Venture Capitalists: Simplify the tax structure

Venkatesh Ganesh | Updated on January 27, 2018 Published on February 16, 2016

Venture capitalists in India want the government to treat their investments at par with that of entities investing in publicly listed companies in the stock market.

As a run up to the Budget, VCs that BusinessLine spoke to, unanimously voiced their concerns regarding an anomaly that is not creating a level playing field when it comes to investments in startups.

“Investments in unlisted companies or startups are taxed at 33 per cent in the short term and 20 per cent in the long term, which needs correction,” says Saurabh Srivastava, co-founder of Indian Angel Network. The rationale for this demand seems straight forward. While capital gains tax accrued on investments in listed companies are treated as long-term capital gains in nature, which exempts them from paying taxes, the same is not the case with unlisted companies. As a result, entities pay taxes to the tune of 33 per cent (in case it is a short-term investment) and 20 per cent in a normal long-term investment (more than five years).

Anand Lunia, Founder, India Quotient, says the need of the hour is parity of tax treatment for startup investors with other investors, pointing out that this will, in turn, bring in more investments into the country. These things are cropping up as India is witnessing a burgeoning startup ecosystem with around 4,200 startups, in turn, becoming the largest startup-base in terms of volume, according to a recent report by Nasscom and Zinnov.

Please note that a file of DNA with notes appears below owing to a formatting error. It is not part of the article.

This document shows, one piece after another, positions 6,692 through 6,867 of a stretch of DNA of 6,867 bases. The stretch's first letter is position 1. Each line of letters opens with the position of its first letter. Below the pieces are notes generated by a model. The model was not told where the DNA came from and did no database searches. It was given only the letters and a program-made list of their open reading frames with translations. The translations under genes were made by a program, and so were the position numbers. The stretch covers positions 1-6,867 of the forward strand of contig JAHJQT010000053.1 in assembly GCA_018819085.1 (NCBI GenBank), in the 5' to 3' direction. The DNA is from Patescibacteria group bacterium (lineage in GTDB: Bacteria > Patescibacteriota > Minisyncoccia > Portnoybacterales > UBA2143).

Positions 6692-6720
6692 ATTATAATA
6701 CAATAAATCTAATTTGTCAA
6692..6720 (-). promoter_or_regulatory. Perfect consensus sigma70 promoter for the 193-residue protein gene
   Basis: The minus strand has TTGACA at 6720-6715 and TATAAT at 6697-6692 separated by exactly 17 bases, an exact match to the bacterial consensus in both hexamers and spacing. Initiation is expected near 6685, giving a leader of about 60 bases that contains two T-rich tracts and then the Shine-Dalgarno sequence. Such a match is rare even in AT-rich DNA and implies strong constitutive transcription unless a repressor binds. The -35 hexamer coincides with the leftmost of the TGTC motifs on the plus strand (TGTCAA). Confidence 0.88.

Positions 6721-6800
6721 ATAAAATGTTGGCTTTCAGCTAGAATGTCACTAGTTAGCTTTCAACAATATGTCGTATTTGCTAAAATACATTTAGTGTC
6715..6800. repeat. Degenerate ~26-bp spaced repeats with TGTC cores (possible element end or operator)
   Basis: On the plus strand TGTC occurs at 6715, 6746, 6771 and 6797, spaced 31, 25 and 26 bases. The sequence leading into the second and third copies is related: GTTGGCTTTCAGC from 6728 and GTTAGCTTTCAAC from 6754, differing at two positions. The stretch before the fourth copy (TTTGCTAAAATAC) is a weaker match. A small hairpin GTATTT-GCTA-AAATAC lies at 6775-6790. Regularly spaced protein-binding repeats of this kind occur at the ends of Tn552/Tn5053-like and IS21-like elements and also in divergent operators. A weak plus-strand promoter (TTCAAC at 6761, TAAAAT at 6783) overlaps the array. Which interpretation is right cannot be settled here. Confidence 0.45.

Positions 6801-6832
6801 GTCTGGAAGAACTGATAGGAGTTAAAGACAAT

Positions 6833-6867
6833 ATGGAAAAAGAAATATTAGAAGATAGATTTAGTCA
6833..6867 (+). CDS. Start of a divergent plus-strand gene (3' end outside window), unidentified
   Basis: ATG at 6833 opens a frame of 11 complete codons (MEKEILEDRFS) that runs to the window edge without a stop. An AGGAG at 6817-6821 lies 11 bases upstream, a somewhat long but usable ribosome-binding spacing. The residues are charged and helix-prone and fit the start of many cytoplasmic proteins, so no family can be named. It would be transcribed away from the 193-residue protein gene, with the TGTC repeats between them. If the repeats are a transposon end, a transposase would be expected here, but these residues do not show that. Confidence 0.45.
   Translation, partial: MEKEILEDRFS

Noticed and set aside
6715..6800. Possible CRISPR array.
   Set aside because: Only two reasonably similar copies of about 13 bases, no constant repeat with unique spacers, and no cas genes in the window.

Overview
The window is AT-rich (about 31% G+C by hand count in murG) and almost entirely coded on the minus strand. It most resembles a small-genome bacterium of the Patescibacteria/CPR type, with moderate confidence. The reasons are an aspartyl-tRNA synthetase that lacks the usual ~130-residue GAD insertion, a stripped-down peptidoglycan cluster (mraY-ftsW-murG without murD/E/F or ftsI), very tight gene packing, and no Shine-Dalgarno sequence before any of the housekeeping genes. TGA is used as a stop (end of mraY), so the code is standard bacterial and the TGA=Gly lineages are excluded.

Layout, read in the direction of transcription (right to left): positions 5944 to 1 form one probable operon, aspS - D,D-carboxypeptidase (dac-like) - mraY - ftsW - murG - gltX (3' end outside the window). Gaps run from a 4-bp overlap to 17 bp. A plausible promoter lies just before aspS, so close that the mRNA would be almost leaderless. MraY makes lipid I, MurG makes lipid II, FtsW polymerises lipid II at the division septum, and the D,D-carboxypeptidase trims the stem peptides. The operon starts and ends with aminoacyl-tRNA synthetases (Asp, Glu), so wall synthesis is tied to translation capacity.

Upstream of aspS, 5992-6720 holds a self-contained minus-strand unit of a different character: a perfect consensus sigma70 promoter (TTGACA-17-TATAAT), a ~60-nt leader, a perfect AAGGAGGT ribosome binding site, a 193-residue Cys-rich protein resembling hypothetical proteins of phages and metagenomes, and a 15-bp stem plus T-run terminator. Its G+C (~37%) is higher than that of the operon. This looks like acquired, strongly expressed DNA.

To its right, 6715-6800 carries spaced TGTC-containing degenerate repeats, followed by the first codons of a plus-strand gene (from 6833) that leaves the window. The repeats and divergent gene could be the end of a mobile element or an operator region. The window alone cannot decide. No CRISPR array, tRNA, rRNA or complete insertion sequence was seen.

While the VCs are not asking for an exemption, they are seeking simplification in the investment rules. “Government should simplify the tax structure,” says Ajoy Lodha, Partner, Singhi Advisors, an investment banking firm.

Suchit Punnose, Founder, Red Ribbon Advisory Services, says that a single-window clearance procedure, escrow arrangements and minimum interference from the government will create a conducive environment for startups.

Others like Sanjay Mehta, an angel investor, are seeking clarity on angel tax and are asking the government for tax refunds on a quarterly basis, as it would help in the cash flow. “Clear guidelines on operating framework for foreign investors coming into Alternate Investment Funds (AIFs) as well as tax treatment on income earned by foreigners would go a long way in encouraging the AIF industry as well as attracting additional investments into the country,” says Vimal Bhandari, MD and CEO, Indostar Capital. The industry is also asking to change its existing procurement policies. “Market-relevant product innovation can happen by creating a preferential procurement policy for India-specific innovation, similar to the Defence sector,” says A Vijayarajan, Founder, InnAccel Acceleration. Industry body Nasscom had written to the government last year on issues such as easier rules to register businesses, funding, and simplifying compliance procedures, the responses of which are still awaited.

(with inputs from Priyanka Pani)

Published on February 16, 2016
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